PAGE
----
In mathematics, you don’t understand things. You just get used to them. -Johann von Neumann
Sometimes, I have to deal with series: lots of numbers all added together. Some series clearly approach a limit, like the following:
1 + 1/2 + 1/4 + 1/8 + 1/16 + 1/32 + …
I can visualize this in terms of pies. (What do you want? I’m hungry!) One = one whole pie. So that first number starts me out with one whole pie.
When I add the second number in my series, I’m clearly adding half a pie to that, for a total of a pie and a half.
When I add the third term, I’ve now got one-and-three-quarters pies, and by adding the fourth term, I’ve got one-and-seven-eighths pies.
If I add more and more terms in this series, I’m going to get closer and closer to two whole pies, but I’ll never quite reach it, always being just a tiny sliver away.
And that’s okay! It means that the sum of this series is two. The series has a limit, or — in math-speak — the series converges.
But not all series converge! Take a look at this one:
1 + 1 + 1 + 1 + 1 + 1 + …
The first term starts me out with a pie. Fine, so did the last series. But when I add the second term in, I realize I now have two pies!
In fact, if I add the third one in I have three pies, if I add the fourth in I get four pies, and so on! The more terms I add, the more pies I get.
This last part — that the series doesn’t approach a limit — is really important. It means that I can keep adding more terms, but when I do, the value of the series keeps changing; it doesn’t approach one single value. Therefore, this series does not converge, and the word we give to this is that the series diverges.
Or, to quote Lindsay Lohan (correctly) from Mean Girls, The Limit Does Not Exist!
But what if I were a tease about it? What if I gave you this series:
1 – 1 + 1 – 1 + 1 – 1 + 1 – 1 + …
After one term, there is a pie, but after two terms, there aren’t any pies; the second term takes the first pie away!
And it looks like the third term adds a pie, and the fourth one takes it away, and this continues. You’re adding pies (one-by-one) and taking them away (one-by-one) as you keep on adding terms.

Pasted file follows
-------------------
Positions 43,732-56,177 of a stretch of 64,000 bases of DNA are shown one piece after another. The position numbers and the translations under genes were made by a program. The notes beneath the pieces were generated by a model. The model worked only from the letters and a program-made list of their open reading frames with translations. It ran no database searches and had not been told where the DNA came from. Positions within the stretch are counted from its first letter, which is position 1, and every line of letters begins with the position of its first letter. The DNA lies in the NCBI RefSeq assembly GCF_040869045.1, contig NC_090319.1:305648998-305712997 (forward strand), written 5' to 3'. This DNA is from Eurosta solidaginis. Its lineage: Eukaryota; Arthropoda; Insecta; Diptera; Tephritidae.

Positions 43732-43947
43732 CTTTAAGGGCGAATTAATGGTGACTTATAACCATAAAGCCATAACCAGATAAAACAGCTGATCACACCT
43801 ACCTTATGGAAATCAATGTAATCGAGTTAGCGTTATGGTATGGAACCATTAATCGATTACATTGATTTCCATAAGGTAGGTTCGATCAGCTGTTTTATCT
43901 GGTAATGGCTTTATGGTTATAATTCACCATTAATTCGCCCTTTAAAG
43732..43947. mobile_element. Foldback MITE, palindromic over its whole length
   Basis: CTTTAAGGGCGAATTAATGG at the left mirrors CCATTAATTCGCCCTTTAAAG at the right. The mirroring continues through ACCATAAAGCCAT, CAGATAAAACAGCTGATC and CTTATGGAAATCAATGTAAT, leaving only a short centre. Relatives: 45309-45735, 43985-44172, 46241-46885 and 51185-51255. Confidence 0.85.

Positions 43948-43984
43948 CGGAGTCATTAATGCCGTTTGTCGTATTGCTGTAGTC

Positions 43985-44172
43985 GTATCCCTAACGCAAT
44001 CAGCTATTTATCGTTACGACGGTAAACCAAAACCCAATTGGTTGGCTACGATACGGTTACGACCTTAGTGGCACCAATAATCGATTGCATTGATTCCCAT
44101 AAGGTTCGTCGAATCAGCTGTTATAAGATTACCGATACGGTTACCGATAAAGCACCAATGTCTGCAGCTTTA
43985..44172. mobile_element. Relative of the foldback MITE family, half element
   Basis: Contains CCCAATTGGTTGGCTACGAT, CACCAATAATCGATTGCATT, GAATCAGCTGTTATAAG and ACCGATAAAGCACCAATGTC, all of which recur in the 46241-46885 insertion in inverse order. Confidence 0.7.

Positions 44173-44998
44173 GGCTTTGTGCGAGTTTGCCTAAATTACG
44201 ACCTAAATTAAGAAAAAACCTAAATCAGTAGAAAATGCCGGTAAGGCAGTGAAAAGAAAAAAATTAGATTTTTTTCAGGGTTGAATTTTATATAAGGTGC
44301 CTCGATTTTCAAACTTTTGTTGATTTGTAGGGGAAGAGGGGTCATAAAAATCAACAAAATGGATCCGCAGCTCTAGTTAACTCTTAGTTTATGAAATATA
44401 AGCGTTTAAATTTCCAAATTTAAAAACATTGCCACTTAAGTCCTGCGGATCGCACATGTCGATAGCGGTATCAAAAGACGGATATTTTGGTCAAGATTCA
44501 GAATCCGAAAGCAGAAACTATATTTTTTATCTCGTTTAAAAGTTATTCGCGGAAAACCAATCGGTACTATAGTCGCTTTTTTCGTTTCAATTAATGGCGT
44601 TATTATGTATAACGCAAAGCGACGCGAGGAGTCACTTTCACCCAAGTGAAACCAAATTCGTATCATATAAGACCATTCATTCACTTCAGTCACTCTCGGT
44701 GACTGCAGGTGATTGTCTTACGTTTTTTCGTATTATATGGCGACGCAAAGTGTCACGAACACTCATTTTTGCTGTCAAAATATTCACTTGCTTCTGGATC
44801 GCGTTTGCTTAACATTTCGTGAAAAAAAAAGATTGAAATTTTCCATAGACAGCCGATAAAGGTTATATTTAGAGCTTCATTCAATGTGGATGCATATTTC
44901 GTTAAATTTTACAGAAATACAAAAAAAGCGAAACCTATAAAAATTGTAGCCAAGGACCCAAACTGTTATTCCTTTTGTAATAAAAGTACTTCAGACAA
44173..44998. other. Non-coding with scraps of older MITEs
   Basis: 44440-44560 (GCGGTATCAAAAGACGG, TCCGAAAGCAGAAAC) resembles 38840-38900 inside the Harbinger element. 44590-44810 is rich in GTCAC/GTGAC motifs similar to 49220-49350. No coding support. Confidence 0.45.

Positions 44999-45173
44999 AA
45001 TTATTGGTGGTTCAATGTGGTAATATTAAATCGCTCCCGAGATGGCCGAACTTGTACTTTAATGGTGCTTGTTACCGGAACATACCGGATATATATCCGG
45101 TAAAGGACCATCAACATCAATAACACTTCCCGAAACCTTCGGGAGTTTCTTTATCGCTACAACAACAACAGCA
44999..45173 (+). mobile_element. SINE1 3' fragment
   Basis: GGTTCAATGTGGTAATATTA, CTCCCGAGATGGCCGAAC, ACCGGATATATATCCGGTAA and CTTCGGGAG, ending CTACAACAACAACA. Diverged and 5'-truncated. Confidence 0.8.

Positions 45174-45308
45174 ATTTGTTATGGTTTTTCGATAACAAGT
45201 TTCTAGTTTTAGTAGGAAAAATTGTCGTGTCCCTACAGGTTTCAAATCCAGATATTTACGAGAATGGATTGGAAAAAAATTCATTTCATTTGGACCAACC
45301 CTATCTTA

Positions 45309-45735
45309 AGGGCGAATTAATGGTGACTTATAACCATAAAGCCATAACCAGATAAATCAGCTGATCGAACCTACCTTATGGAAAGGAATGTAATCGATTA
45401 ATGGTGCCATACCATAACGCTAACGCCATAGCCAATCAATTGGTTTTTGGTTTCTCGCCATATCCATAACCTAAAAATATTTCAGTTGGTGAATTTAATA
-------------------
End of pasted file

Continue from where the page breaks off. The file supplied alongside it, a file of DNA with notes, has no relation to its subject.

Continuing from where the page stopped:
So you might ask yourself, does the series converge, and if it does, what is its limit?
A mathematician is likely to tell you that the limit does not exist. Why not? Because for half of the terms, the sum is one full pie. But for the other half of the terms, the sum is zero pies. I could group these terms together to show you. For example, if I put my parentheses like so:
( 1 – 1 ) + ( 1 – 1 ) + ( 1 – 1 ) + ( 1 – 1 ) + ( 1 – 1 ) + …
it’s clear that this series sums up to zero. But what if I’m clever, and I organize my terms like this:
1 + ( -1 + 1 ) + ( -1 + 1 ) + ( -1 + 1) + ( -1 + 1) + …
I can see that my series sums up to one whole pie! So who’s right: is it zero pies, one pie, or does the solution simply not exist? To get it right, you have to ask yourself what happens on average.
Well, for half of the terms you have a pie, and for the other half of the terms you have no pies. On average? You have half a pie. Even though at no point do you actually have half-a-pie, this series sums to one-half. (For more rigor, you might want to read this.)
1 – 1 + 1 – 1 + 1 – 1 + 1 – 1 + … = 1/2.
This is a hard one to wrap your head around, and many mathematicians and physicists that I knew in graduate school were unable to do it. Want to try something more ambitious? Have a go at this one:
1 – 2 + 3 – 4 + 5 – 6 + 7 – 8 + …
(Answer here.) And if this isn’t up your alley, don’t worry. We’ll go back to the astrophysics on Wednesday.